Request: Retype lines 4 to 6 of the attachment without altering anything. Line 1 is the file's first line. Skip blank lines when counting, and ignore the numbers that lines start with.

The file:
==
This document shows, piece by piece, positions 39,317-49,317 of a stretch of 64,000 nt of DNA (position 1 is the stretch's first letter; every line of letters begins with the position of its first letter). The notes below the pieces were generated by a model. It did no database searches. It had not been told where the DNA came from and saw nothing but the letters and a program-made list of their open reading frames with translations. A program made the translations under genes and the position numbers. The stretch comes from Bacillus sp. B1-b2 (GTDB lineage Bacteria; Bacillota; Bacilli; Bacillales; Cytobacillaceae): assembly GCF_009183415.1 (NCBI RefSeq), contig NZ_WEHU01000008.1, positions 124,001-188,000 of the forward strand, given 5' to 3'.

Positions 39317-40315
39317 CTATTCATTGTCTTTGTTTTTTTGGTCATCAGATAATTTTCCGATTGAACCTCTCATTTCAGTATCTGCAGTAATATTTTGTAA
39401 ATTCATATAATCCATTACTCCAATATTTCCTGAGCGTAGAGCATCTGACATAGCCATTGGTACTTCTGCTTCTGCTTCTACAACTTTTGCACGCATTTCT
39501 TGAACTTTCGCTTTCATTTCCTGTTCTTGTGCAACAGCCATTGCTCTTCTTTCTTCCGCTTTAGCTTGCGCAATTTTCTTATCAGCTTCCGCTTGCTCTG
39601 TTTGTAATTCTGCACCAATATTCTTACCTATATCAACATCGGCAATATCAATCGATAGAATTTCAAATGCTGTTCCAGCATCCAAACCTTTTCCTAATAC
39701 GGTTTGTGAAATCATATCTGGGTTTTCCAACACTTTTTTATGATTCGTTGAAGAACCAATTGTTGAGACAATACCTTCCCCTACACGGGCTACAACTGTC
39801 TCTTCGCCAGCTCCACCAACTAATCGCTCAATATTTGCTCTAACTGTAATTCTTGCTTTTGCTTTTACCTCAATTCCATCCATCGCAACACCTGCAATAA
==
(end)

39401 ATTCATATAATCCATTACTCCAATATTTCCTGAGCGTAGAGCATCTGACATAGCCATTGGTACTTCTGCTTCTGCTTCTACAACTTTTGCACGCATTTCT
39501 TGAACTTTCGCTTTCATTTCCTGTTCTTGTGCAACAGCCATTGCTCTTCTTTCTTCCGCTTTAGCTTGCGCAATTTTCTTATCAGCTTCCGCTTGCTCTG
39601 TTTGTAATTCTGCACCAATATTCTTACCTATATCAACATCGGCAATATCAATCGATAGAATTTCAAATGCTGTTCCAGCATCCAAACCTTTTCCTAATAC